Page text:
The first garden beds are in

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We’re making progress on Operation Backyard.

Just to remind us … here was our plan.

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First, put in a fence to block off the alley from the pooch. We love her but know that she won’t be able to resist digging in all that fresh smelly dirt.

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Check. The fence is in.

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Next build the garden beds along the fence.

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First we rototilled the heck out of the lawn. It was my job to rake and excavate. Bo-ring!

Next we laid out and leveled the beds. (I have decided that levels are a huge pain-in-the-arse.) Here we’ve got the beds quickly tacked together after having assembled them, decided they weren’t leveled respective to the fence, disassembled ’em, excavated some more, and then reassembled all over again. By this time I drank 49 diet root beers and cursed Jack in 3 languages.

These beds total 43’x3′. (That’s a lot of bedding to assemble, disassemble and reassemble. Not complaining, just sayin’.) The inside bed is 12-inches tall wrapped by a bed that is 6-inches tall. We decided to use untreated rough cut redwood. It happens to match all the new fencing that we’ve put around the property as well.

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The taller bed is supported by 4″x4″ posts buried 18″ into the ground. (I did not have to dig these holes. Thank you, Lord!)

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Everything is screwed together and every joint is bracketed with galvanized corner thingamabobs. These beds aren’t moving.

The beds were then lined with weed cloth and then filled with a terrific composted garden bed soil from one of our local landscaping companies. We ended up using 3 yards of dirt.

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Finally, our finished beds with a couple of herbs transplanted from the other side of our house. The seeds and other starters will go in this week.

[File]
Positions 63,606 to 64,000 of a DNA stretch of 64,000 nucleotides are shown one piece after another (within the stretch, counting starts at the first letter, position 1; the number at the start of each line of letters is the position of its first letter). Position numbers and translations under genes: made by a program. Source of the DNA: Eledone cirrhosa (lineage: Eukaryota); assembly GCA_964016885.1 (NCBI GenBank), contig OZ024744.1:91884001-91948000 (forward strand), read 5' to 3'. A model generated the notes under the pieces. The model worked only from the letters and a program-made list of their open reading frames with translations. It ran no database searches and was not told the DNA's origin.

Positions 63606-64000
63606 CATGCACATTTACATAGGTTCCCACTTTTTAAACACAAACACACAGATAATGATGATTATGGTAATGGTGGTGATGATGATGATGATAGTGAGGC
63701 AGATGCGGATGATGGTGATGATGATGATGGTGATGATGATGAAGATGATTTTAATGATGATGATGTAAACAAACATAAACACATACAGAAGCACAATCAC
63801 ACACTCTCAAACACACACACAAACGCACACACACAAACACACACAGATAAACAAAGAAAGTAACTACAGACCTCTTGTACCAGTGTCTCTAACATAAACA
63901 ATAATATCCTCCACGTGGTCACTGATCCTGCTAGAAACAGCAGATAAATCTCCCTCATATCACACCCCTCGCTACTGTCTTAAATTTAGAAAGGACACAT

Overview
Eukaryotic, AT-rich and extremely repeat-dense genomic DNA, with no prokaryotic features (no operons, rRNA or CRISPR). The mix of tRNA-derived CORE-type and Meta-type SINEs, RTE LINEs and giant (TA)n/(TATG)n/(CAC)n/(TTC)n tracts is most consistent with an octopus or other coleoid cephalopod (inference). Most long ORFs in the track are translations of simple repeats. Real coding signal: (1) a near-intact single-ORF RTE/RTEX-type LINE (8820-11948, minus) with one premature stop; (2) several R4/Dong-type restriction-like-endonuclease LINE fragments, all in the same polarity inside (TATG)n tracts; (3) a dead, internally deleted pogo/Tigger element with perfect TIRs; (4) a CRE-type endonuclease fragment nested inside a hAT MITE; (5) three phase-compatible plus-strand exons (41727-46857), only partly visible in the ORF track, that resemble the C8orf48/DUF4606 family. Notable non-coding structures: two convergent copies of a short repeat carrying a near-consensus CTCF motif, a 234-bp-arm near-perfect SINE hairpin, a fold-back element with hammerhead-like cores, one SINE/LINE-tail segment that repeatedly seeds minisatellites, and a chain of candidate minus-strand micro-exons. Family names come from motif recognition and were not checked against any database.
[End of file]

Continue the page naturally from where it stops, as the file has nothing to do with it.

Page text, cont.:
We’re pretty happy with the tiered bed design and how it turned out. Jack designed it so that there was practically zero lumber waste and along with some other economies we were able to get it done within budget. The only thing we would have done differently was to have stained the wood with a nice honey transparent deck stain to give it some finish and increase longevity. But that was an issue of aesthetics and didn’t fit our budget so unfortunately we crossed that off our list in favor of building tomato and strawberry boxes to line our driveway. Other than that, it’s exactly what we wanted.

Whew! 43-feet of bedding. That’ll keep me busy for the next few months.

Next up: the driveway tomato and strawberry boxes. Then the left side of the alley—Jack’s fern/hosta garden bonanza.

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25 responses »

  1. Wow….these gardens are stunning. I can’t wait to see pictures as the plants grow. Joe built mine out of whatever was in the garage…no leveling or finesse was used what so ever. I can’t complaint, I didn’t provide anything other than the idea…..and the warm, cherry tomatoes come August are divine.

  2. Wow! That is really beautiful. I like the idea of gardening, then I see a creepy crawling or flying critter, and then not so much.

    But this summer, I’m determined to support my local farmers more and actually go to the farmers markets, “pick your own” farms and buy more locally grown stuff in my grocery store. I’m much better at the cooking than the growing.

  3. Nice job on the raised beds and fence guys! I am working on a similar project that I started for a client yesterday. A raised planter box made with timbers in a very small cramped space.
    It was 50 degrees, dry and sunshine yesterday. Today we’re down to 32 degrees and looking at 5-7 inches of snow!

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  6. This may sound silly but the beds, there just frames with no bottom? Then covered with cloth and soil on top? It looks so nice and I really want to start my own.

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  13. I was trying to find a photo of a strawberry bed and found this. I’d like to make a shorter one, but I am curious what you planted next to one another. I’m very new at this.

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